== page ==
Erriin is ruled by a Governor-General appointed by the President of the Republic or Inlaarin, which seized control of the world several decades ago, presumably because of its wealth and mild climate. It is unclear why the previous government surrendered to Inlaarin, but whatever the reason, the masses do not agree with it. Since the population density is very low, however, the vastly-outnumbered occupying forces perforce content themselves with controlling the starport and offworld trade. The occupation thus has little direct impact on the average inhabitant.
Theoretically, no citizen may bear weapons outside his home, but in practice the Republic’s military is unable to enforce this; their only recourse is to use orbital laser and missile fire to suppress concentrations of rebels, and superior cyber-warfare to control the economy; individuals who stay away from major cities, far apart from each other, and communicate by low-tech channels are relatively safe.
I went through the encounter process in detail last time, so I’ll skip to the outcome today: Ispitan & Co. have stopped at a farm to get supplies, unaware that local troops are about to attack it, in the belief that one of the farm buildings contains a McGuffin of some sort. The only thing special I know to be there is Ispitan’s herbs, so we’ll start with the idea that a rival of the Sable Mage is trying to stop him getting his material components.
Ispitan & Co. are helping out with some farm chores as payment for last night’s hospitality, when Galen trots back into view from one of his frequent trips to the woods to get medicinal herbs.
“Trouble coming,” he says. “I saw horsemen, heard chatter and weapons. We’d better get ready.”
“Get the farmer and his family into the cellar,” orders Ispitan.
This was a really tense and close-fought battle, and I was very pleased with the layout and photography – finally using a proper camera. This lasted right up to the point where I discovered that none of the pictures had been saved to the SD card. So you’ll have to imagine it I’m afraid.
Anyway… learning from experience, Our Heroes stayed in the farmhouse as the PEFs approached them.
- Turn 1: Rufus gets Line Of Sight on one of the PEFs, and it resolves as one retinue infantry, 3 retinue cavalry and 3 borderers.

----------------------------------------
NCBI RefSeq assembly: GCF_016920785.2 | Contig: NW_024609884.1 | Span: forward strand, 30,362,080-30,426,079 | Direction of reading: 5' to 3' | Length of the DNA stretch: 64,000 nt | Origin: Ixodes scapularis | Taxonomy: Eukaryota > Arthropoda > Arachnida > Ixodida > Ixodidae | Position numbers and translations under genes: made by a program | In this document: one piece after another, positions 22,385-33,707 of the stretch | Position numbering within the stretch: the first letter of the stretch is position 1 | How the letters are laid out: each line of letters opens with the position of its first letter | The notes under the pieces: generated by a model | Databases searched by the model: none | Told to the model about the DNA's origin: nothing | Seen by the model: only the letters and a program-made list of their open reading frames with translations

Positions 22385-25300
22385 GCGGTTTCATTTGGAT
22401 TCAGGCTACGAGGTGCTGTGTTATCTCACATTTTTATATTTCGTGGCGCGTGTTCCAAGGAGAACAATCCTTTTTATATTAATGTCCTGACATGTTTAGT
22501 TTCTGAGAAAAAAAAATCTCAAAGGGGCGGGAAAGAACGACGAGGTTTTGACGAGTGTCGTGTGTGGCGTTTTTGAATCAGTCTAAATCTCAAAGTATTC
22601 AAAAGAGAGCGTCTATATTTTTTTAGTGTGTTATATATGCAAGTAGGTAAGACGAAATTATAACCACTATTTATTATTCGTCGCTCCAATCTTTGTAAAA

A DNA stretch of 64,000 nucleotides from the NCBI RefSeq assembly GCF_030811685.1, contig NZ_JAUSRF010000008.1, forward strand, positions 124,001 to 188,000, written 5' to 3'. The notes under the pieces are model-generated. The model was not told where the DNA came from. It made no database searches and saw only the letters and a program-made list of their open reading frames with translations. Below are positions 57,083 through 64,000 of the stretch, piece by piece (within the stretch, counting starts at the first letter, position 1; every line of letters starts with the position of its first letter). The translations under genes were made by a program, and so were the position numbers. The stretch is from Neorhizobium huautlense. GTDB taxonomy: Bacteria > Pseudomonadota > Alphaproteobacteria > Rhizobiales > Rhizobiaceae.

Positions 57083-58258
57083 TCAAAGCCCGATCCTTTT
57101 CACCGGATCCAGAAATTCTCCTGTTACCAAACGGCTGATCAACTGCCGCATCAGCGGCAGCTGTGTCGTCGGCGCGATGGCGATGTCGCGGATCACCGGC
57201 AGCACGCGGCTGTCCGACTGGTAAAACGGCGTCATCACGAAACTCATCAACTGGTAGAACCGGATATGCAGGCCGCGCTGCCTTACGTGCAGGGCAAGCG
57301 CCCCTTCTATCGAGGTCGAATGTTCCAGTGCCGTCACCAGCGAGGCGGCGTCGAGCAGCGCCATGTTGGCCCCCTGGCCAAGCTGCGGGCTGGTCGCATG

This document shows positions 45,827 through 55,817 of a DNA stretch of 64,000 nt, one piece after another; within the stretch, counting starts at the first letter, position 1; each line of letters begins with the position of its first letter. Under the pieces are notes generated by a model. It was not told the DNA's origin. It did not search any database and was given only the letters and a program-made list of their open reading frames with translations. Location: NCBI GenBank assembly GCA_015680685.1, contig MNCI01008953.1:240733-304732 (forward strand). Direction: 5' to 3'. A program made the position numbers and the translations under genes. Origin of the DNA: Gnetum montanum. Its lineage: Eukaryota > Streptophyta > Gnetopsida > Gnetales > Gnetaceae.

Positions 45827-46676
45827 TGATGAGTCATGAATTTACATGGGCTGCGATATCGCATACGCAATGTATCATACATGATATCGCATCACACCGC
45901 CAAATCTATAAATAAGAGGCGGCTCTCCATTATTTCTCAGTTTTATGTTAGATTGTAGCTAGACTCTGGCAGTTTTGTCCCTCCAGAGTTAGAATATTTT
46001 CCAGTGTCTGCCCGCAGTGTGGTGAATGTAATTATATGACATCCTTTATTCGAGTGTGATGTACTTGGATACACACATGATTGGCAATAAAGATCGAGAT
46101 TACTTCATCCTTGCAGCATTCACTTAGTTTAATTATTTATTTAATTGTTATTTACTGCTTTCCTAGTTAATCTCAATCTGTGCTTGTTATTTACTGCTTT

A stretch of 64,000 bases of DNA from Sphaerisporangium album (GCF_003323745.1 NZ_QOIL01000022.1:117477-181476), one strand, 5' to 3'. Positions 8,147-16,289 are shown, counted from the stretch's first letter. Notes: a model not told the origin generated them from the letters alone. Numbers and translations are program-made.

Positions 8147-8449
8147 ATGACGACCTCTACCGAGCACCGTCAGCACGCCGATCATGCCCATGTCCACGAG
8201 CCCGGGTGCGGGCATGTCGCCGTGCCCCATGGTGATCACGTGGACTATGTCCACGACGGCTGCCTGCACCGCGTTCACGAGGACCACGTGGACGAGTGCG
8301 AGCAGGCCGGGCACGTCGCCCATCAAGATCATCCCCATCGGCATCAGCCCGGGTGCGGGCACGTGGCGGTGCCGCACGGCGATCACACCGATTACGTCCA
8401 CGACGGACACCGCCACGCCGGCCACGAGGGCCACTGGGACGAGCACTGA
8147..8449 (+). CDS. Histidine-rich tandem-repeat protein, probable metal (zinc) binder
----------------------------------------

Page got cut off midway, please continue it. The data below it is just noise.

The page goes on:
- Turn 2: The retinue cavalry dismount and close on foot, driven by the NPC table on p. 48. This brings them within 12”, so a Test of Wills is in order. Ispitan uses his star ability of choosing the number of successes to force both sides to halt in place and do nothing, so that he can cast on his next activation. (I decided that they would leave one of the dismounted cavalry holding the horses so that they didn’t wander off.)
- Turn 3: Ispitan casts Steel Wind, but fails and loses 6 Rep for casting purposes. Oh well.
- Turn 4: The infantry and dismounted cavalry charge home, but in a masterful display of lucky dice rolling, Rufus and Galen render three of them Out Of the Fight.
- Turn 5: All this time, the other PEFs have been milling about moving to the closest cover, but now one comes into view and is resolved: One skirmisher, 7 borderers, and one retinue cavalry – this turns out to be the Big Bad, with Hardiness 4 and Rep 6; I dub him Valdemar and decide he will make a fine recurring nemesis. Valdemar and friends close up, a Test of Wills is in order and again Ispitan forces a “hold in place” result to buy time for his friends. Rufus and Galen put another foe OOF.
- Turn 6: Valdemar’s group charges home and kills Galen outright. Ispitan clobbers one of the borderers with his staff, rendering him Out Of the Fight. Rufus takes down another enemy. At this point I started to wonder if I would have enough OOF markers.
- Turn 7: A retinue infantryman drops Eyjolf, OOF, and Rufus is Obviously Dead following an exchange of blows with several foemen. Only Ispitan is left on his feet, and things are not looking good for the home team.
- Turn 8: The last PEF heaves into view and resolves as one skirmisher and four borderers. Ispitan is hard pressed by Valdemar and several borderers, but his Hardiness saves him until the next activation.
- Turn 9: Ispitan has his back to the farmhouse wall, and again his Hardiness saves him from a flurry of blows by three opponents. However, he is wounded and loses 2d6 from his melee Rep.
- Turn 10: Ispitan is clobbered again, and has his Rep reduced to zero, taking him OOF. It’s all over bar the shouting.
“Shall we kill them, Lord?” asks one of the footmen.
“No,” says Valdemar. “Search them. See if they have the herbs we seek. Bury the dead honorably, for they fought well. Bring the wounded with us, including the enemy.”
“That wizard fought three of us and a horse to a standstill armed only with a stick. He is definitely worth talking to.”
Ispitan has survived another encounter, and so rolls to improve his Rep, Hardiness and Social Standing. He rolls 5, 6, 5 and all three go up one point.
|Retinue Cavalry||Mtd Melee||5||-||Spear||4||12”||Elite||-||SS|
"Where else can you get an evening’s entertainment for six people for less than a tenner?" – Albie Fiore, 1980